Sunday, June 14, 2009

Contingency


Two years ago, on April 1, I re-posted here a Boston Globe column from April 1, 1991. At the time, I couldn't find the drawing I had made to accompany the column, but recently I came across it in a pile of old papers (click to enlarge).

The column, of course was a spoof -- although not every reader got it. But what I had to say about Stenonychosaurus was true. Stenonychosaurus (Troodon) was a smallish, relatively big-brained dinosaur that lived near the end of the Cretaceous period of geologic history, just before the dinosaur extinctions. The paleontologist Dale Russell and others have suggested that if the dinosaurs had not become extinct (or almost so, excepting the ancestors of modern birds), then Stenonychosaurus or its ilk might have fairly quickly evolved humanlike intelligence and perhaps even civilization. After all, the several millions years of human evolution from similar ancestors are but a blink in geologic time.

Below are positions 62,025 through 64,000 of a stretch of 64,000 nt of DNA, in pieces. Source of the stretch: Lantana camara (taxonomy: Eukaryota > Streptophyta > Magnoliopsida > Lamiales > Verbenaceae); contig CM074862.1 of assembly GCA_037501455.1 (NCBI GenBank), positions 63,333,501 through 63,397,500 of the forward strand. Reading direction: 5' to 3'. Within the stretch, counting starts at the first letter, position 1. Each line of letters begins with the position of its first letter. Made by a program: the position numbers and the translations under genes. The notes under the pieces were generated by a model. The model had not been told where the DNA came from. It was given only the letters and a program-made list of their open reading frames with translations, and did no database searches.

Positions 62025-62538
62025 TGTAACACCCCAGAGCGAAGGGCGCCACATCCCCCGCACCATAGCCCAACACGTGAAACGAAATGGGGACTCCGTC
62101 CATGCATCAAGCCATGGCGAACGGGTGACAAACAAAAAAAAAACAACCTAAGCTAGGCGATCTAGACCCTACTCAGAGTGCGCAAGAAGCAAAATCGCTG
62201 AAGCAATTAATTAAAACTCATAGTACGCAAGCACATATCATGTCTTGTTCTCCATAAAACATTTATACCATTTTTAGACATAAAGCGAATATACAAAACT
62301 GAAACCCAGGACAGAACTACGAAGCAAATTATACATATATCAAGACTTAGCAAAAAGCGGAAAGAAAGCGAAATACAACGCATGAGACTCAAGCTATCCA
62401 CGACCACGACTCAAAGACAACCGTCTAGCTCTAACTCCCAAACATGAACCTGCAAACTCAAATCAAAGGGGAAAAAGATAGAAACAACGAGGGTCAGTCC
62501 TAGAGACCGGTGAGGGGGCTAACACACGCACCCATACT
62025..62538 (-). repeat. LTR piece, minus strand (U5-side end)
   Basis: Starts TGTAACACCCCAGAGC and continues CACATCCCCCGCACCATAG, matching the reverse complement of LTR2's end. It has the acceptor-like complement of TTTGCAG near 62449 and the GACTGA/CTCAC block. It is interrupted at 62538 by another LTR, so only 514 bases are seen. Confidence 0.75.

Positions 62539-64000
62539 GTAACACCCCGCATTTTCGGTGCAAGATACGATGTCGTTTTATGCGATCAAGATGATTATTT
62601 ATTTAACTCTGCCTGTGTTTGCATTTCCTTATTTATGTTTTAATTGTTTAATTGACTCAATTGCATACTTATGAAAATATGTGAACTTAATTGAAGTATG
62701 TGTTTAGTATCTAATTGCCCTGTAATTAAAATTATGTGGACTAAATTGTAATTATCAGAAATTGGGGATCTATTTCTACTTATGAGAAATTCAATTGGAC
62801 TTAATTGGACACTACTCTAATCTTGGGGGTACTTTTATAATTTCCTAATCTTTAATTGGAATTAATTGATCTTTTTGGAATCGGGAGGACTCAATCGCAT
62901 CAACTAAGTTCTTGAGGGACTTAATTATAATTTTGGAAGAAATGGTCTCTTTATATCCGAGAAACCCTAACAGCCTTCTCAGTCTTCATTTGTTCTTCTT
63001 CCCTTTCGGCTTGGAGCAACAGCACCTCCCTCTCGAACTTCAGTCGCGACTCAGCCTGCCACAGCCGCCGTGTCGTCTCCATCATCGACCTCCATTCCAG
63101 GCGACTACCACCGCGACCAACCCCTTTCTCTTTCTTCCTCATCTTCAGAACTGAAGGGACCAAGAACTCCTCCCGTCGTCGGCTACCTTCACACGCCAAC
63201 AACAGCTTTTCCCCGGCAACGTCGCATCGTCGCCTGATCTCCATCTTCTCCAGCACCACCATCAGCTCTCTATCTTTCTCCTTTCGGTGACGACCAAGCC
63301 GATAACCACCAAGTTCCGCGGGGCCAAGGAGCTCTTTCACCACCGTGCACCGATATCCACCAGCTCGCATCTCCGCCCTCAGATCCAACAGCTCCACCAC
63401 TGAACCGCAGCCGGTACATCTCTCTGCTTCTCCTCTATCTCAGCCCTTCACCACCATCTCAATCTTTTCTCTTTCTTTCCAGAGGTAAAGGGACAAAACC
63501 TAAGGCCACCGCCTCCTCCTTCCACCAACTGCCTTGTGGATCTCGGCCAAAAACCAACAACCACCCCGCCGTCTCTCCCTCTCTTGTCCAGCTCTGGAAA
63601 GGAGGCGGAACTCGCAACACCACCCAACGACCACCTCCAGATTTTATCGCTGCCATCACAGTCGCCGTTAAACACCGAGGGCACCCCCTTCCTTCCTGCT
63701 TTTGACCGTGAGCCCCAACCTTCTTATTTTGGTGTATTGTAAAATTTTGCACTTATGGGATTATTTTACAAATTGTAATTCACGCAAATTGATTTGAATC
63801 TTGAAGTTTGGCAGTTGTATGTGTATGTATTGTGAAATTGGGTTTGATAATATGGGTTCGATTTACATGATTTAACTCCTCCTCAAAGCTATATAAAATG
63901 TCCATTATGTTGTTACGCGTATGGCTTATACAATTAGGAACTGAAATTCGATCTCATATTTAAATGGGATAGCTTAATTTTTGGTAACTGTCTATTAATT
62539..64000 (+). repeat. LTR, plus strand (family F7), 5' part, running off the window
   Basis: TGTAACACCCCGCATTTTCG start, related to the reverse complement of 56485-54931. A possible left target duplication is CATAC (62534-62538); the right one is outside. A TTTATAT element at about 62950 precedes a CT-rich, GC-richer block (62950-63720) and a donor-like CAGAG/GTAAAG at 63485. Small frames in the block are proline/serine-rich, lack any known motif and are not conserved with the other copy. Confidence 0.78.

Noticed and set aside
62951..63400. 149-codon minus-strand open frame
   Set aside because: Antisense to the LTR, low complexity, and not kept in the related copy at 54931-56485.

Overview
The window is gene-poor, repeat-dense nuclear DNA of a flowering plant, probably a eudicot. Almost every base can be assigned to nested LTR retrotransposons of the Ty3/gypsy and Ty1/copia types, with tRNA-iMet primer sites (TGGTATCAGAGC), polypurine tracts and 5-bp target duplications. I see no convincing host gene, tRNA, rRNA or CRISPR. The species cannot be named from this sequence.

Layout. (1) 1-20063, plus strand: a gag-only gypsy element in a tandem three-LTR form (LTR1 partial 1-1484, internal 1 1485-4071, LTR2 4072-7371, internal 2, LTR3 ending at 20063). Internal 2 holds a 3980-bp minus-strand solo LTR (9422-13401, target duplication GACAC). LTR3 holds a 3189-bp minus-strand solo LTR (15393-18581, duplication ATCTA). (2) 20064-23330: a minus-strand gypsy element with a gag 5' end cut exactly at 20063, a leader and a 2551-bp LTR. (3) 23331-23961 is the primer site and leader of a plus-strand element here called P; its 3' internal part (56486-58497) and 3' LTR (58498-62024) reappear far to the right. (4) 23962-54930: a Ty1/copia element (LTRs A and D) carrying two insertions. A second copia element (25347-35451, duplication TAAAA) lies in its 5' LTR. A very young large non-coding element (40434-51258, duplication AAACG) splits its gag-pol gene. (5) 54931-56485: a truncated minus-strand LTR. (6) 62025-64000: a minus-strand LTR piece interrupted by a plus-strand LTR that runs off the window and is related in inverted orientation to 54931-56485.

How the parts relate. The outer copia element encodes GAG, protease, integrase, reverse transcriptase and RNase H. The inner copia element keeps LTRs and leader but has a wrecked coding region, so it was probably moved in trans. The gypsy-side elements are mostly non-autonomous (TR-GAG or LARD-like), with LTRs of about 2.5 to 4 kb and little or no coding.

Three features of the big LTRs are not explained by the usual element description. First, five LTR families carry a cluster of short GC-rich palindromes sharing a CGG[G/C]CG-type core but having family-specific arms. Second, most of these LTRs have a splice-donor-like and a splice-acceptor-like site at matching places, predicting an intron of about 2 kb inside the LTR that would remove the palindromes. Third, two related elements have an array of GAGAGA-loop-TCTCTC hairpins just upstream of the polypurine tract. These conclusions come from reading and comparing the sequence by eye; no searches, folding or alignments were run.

Pockets? Just think of the selective advantages! A place to keep a jack knife. Loose change. Billets-doux. OK. OK. Just kidding. But the contingency of evolution is not a joke. We like to think of ourselves as the inevitable culmination of natural selection, as if the entire universe of galaxies labored and groaned to bring us forth. It ain't necessarily so. Just ask the pocket-lizard.